Nobel laureate, Prof. Wole Soyinka, on Thursday criticised President Muhammadu Buhari’s handling of killings by herdsmen in the country, as well as his response to the abduction of over 73 schoolgirls in Dapchi, Yobe State, last month.
The renowned writer also flayed the President for attending a wedding (Governor Abdullahi Ganduje daughter’s marriage to Governor Abiola Ajimobi’s son) in the North few days after the abduction of the schoolgirls, describing the President’s action as blasphemous.
Soyinka said Buhari’s disposition to the killings and abduction of the schoolgirls reminded him of former President Olusegun Obasanjo’s approach to the plight of victims of the 2002 bomb blast at the Ikeja Military Cantonment in Lagos.
According to Soyinka, Buhari, who did not deem it necessary to visit Dapchi after the abduction of the schoolgirls or the victims of herdsmen attacks in various parts of the country until he was criticised, was not different from Obasanjo, who promptly visited the scene of the bomb blasts in Ikeja in 2002, but told the “bedraggled survivors (that) surrounded him, pleading for help, protesting, “What do you want me to do? I’m not obliged to be here!”
He described as insensitive how Buhari and other politicians thronged Kano State for the wedding between the daughter of Kano State Governor, Abdullahi Ganduje, and son of Governor Abiola Ajimobi of Oyo State, when the entire country was grieving over the abduction of schoolgirls in Yobe State.
Soyinka spoke in Lagos on Thursday at the maiden edition of Ripples Nigeria Dialogue, organised by Ripples Centre for Data and Investigative Journalism.
The dialogue was titled, ‘Rebuilding Trust in a Divided Nigeria,’ but Soyinka titled his keynote address, ‘From Myetti to Haiti, Notes from a Solidarity Visit.’
On the panel of discussants were a former governor of Anambra State, Peter Obi; Prof. Pat Utomi, who was represented by Mr. Rasheed Adegbenro; and Dr. Abiola Akiyode-Afolabi of the Transition Monitoring Group.
Soyinka said Buhari’s reaction was typical of the “presidential response” to crisis in Nigeria, from Obasanjo to former President Goodluck Jonathan, who waited for “nearly three weeks to accept that nearly 270 plus of our children had been abducted from Chibok village,” and “insisted that it was all a ploy by the opposition to discredit his government.”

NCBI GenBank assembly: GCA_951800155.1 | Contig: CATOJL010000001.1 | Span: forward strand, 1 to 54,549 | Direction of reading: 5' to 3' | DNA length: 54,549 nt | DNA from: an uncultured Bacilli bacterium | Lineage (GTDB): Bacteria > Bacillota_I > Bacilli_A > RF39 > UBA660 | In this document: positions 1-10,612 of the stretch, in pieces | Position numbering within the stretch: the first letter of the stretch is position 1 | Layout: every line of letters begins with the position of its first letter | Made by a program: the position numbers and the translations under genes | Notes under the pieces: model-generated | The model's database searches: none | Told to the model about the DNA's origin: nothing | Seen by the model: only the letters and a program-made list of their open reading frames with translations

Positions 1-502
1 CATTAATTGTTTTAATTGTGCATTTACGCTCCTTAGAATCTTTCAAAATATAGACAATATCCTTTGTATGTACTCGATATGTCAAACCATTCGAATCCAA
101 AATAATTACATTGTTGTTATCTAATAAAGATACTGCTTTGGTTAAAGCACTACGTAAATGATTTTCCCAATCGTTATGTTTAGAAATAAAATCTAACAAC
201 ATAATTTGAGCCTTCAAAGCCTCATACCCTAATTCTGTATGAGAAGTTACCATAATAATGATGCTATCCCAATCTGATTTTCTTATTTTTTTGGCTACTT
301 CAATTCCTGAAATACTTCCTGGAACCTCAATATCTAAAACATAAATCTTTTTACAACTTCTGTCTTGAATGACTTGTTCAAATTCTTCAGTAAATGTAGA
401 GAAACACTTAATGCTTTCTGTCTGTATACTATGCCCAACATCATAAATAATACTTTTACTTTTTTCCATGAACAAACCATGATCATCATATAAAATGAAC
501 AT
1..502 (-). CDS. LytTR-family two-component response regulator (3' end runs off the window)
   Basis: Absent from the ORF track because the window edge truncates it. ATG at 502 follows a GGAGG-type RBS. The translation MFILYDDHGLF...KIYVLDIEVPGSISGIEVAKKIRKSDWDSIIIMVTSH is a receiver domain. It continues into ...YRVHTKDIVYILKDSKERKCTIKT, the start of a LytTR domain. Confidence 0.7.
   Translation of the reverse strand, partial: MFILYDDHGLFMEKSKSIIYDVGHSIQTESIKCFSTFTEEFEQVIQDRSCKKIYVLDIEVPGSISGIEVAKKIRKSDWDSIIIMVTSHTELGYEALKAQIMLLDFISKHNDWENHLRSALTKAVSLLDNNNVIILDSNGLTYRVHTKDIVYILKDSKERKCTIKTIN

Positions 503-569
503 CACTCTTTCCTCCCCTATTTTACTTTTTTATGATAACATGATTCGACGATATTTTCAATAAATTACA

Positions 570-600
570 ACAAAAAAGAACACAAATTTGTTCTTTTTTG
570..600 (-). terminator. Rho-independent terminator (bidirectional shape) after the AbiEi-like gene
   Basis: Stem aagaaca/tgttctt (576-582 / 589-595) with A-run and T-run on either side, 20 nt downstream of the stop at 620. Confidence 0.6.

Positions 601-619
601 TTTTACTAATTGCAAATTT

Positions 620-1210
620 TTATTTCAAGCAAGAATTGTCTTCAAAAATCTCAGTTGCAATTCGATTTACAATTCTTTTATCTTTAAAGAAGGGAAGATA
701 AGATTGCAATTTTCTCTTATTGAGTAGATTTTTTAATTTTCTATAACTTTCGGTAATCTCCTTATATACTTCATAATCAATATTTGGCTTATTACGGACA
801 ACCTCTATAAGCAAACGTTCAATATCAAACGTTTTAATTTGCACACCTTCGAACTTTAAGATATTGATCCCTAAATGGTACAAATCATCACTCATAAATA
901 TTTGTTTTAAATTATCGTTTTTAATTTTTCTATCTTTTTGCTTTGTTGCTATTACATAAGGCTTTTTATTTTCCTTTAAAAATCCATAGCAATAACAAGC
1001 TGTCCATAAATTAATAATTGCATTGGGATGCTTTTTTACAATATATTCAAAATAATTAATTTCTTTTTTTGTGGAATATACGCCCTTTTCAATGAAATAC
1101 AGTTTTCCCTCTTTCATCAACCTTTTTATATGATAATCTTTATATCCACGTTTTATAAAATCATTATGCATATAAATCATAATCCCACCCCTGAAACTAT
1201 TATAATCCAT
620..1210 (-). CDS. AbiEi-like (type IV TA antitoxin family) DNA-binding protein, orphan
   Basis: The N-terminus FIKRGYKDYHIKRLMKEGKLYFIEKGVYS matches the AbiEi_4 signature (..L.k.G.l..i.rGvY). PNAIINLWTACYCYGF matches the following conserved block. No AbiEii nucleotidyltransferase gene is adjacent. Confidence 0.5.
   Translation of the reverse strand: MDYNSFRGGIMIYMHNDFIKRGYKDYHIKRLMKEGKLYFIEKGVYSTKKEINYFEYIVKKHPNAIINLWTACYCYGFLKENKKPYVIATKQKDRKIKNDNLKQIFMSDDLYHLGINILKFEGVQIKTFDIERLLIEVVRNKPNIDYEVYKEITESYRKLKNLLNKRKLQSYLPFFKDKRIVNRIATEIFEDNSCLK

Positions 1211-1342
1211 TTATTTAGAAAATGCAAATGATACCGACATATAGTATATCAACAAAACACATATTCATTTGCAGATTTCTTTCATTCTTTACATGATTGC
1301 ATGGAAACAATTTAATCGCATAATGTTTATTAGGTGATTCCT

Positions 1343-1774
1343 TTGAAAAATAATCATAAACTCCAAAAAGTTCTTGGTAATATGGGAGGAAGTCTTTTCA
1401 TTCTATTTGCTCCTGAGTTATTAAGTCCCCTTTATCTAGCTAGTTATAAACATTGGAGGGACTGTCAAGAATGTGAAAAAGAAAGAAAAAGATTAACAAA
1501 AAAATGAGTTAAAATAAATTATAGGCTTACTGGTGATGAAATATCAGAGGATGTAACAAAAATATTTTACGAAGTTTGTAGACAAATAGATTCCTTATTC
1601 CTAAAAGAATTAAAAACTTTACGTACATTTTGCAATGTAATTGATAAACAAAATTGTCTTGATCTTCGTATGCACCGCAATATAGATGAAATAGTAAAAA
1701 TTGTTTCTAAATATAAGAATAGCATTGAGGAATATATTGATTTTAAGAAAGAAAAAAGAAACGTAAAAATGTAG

He said he recalled that following the statement credited to Obasanjo on the scene of the Ikeja bomb blasts, he (Soyinka) called then President to protest and “chided him severely” but the response he got from Obasanjo was “Kampala tie niyen – that is your own Kampala,” which he said remained a riddle to him till date.
Soyinka said, “Whatever the origin of that expression (Kampala tie niyen), it nonetheless takes us back to the nation’s latest Kampala in Dapchi and here I must express how gratified I was by the reaction drawn by another and contrasting event that took place not far from Dapchi and where that presidential declaration ‘I am not obliged to be here’ would have been more appropriate.
“… They said, ‘Oh yes, that wedding was a needed therapy for the trauma undergone so recently by the abduction of those girls.’ Now, that’s what I call blasphemy. I’m not a religious person, but that is blasphemy.
“…I talk of the Cana wedding. There are so many formulas that could have been adopted to ensure that the couple still had their wedding without the accompanied exhibitionist lavishness so soon after a national calamity.”
The playwright recalled that after Jonathan finally accepted the reality of the Chibok schoolgirls’ abduction in 2014, his wife, Patience “proceeded to stage one of the most nauseating acts of incoherent, tuneless, meaningless and purposeless investigative” session.
Soyinka also flayed the Minister of Defence, Mansur Dan Ali, for his “unacceptable” comments on the killings by herdsmen.
Soyinka, who recalled how during his visit sometime ago to Trinidad and Tobago, the country had witnessed a coup, during which its then Minister of Defence, “in that so-called coup” in Trinidad, was shot in the leg, said, “I consider that shot, however painful, a far more honourable wound than the wound sustained by our Minister of Defence, who shot himself in the mouth with some unacceptable commentary concerning the rampages of the Fulani herdsmen.
“What did you expect them to do?’ – This is after people had been killed in figures of hundreds – ‘What do you expect them to do if you block their route?’ This is addressing victims of Fulani herdsmen; this is addressing issues of rape, of massacre of the takeover of farmlands, the takeover of villages, all over Benue, Taraba, etcetera, etcetera.
“Land grabbers are trying to build on a piece of land that is not theirs ‘and you obstruct them, what do you want them to do?’ Farmers are squatting on land on which they derive their food and complaining, daring to complain, that cows were trampling on their farms and eating their crops. ‘So, what do you expect the cow owners to do?’’
The don said he was surprised that Buhari had not sacked the Minister of Defence.